In March, on the Eastern Front, Russian troops carried out operations which helped the situation of the French troops. The French organized the so-called “sacred road” through which their troops were supplied.
The battle became more and more violent. After intense fighting, the German troops managed to advance by May only six to seven km. On May 1, after the change of the French 2nd Army commander from Henri Philippe Petain to Robert Nivell, the French troops attempted to take Fort Duamon on May 22, but were repulsed.
In June, a new attack was launched. On June 7, the Germans seized Fort Vaux, advancing one km; On June 23, the offensive was stopped.
The Brusilov breakthrough on the Eastern Front and the operation on the river Somme forced the German troops to go the defense in the autumn, and on October 24, the French troops launched an offensive and by the end of December reached the positions that they occupied February 25, having thrown the enemy two km from Fort Duamont.
The battle did not bring any tactical or strategic results. By December 1916, the front line returned to the positions originally occupied by both armies in February 25, 1916.
In Verdun, the German strategic plan for the 1916 campaign crashed, intended to be one powerful and swift blow to take France out of the war. The Verdun operation, as well as the Battle of the Somme, marked the beginning of the weakening of the military potential of the German Empire.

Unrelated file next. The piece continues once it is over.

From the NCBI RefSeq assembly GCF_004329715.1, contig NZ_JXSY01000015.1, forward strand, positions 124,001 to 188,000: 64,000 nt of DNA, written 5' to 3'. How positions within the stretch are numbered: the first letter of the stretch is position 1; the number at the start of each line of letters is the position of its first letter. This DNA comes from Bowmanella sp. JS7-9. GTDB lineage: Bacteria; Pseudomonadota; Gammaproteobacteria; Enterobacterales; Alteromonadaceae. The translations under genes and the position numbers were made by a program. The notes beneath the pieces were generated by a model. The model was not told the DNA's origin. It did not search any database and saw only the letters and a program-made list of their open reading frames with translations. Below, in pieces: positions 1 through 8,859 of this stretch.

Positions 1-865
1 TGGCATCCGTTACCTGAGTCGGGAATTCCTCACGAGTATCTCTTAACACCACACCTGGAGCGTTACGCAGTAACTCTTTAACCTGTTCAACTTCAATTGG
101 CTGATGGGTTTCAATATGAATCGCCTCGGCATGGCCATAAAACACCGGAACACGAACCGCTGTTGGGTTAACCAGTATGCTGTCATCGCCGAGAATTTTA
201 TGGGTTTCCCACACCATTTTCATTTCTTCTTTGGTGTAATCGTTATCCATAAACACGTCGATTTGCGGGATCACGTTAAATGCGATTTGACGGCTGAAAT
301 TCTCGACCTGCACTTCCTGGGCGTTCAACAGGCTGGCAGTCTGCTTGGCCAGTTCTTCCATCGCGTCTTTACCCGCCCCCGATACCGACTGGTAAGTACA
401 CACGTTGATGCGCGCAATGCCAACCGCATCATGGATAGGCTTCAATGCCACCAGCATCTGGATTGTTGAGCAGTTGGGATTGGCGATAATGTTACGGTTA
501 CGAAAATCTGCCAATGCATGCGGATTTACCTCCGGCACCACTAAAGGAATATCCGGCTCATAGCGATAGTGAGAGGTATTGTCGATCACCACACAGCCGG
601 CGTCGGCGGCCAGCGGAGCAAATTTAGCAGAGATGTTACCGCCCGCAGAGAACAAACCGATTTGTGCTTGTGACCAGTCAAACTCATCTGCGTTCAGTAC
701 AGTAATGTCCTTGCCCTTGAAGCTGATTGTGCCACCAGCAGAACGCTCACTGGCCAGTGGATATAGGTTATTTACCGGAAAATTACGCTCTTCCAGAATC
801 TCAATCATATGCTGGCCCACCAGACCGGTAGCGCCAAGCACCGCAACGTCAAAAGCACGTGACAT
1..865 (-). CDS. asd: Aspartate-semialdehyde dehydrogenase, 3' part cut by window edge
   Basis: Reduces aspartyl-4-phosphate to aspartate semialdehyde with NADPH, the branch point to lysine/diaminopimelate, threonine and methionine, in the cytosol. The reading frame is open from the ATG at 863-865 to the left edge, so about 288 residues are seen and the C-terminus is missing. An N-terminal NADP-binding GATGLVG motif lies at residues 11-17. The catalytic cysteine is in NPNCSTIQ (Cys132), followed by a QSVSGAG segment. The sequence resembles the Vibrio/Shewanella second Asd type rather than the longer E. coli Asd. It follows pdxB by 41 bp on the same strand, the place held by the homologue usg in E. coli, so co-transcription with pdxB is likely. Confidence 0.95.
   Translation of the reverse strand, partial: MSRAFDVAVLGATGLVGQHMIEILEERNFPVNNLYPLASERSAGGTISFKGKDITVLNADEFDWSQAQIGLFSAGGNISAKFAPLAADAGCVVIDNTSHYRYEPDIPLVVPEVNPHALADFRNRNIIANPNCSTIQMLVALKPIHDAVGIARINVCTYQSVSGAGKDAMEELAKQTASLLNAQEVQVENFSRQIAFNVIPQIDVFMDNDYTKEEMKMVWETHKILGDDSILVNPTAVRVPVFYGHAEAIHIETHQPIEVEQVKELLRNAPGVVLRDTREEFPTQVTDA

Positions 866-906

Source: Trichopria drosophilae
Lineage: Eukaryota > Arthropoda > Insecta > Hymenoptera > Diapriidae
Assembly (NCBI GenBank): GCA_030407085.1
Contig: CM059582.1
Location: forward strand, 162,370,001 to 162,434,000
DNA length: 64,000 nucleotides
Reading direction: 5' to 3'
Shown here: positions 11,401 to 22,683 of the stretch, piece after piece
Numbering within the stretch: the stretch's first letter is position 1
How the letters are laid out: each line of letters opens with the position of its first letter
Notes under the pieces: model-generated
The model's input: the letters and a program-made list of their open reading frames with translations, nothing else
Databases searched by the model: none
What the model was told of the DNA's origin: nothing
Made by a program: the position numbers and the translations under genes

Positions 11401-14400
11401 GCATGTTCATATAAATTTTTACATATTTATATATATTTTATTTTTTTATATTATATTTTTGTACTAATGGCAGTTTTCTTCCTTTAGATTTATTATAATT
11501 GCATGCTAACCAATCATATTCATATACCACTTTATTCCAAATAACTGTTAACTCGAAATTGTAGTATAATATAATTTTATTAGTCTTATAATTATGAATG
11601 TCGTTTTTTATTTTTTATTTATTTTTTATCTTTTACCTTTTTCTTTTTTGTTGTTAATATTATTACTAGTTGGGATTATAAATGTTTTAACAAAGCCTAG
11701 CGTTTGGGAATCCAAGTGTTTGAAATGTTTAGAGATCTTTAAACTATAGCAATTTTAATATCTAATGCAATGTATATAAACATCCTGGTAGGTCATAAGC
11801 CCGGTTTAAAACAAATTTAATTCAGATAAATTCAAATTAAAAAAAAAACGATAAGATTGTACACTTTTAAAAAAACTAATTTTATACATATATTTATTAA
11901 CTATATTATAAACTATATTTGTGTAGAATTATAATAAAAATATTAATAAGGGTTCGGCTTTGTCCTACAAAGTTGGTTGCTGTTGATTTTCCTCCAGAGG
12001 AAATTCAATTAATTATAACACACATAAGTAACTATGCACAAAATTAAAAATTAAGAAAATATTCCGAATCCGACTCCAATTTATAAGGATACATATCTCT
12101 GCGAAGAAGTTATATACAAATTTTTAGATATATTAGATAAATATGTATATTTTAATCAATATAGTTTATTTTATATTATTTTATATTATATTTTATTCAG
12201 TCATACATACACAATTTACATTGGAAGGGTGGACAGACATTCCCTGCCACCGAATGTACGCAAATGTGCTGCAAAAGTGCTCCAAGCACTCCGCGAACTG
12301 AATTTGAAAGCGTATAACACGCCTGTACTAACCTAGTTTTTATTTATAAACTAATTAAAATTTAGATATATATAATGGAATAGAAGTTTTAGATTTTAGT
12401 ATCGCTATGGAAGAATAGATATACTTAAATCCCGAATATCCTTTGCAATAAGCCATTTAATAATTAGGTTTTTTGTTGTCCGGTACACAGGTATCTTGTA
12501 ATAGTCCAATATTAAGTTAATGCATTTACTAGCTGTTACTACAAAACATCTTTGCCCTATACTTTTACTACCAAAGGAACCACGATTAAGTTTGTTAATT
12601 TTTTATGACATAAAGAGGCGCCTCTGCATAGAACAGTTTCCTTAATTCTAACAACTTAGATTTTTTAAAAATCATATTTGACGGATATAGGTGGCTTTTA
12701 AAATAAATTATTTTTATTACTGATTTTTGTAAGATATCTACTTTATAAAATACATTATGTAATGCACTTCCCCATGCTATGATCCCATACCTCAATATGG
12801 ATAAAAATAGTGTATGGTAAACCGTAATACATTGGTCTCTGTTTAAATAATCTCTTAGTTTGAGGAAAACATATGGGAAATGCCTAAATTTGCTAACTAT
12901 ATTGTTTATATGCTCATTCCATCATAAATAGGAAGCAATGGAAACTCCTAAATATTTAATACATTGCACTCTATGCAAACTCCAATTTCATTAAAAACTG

For the Central Forces, it was crucial for the enemy to suffer more losses than the enemy would inflict on them. In Verdun, France had more losses, but it was not in the 2:1 ratio as the Germans hoped, although the German army was more numerous than the French in that battle. During the battle of Verdun, both sides lost about a million troops. In Verdun, light machine guns, rifle grenade launchers, flamethrowers and chemical shells were widely used for the first time. Artillery barrages increased significantly, a struggle for air supremacy was fought, and aviation assault actions were applied. The infantry in the offensive built deep battle formations and created assault groups. For the first time, with the help of road transport, operative regroupings of troops were carried out.
This battle showed the craziness of this war that would take even more lives in the end. Introducing industrial warfare made human lives not matter. This war, and this battle, would shape the world for the next generations and France would always remember the great victory and the great sacrifice.
- “The Verdun Operation of 1916” // TSB, 3rd edition.
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- Popov V. T. Battles for Verdun
- Der Weltkrieg 1914-1918. Die militärischen Operationen zu Lande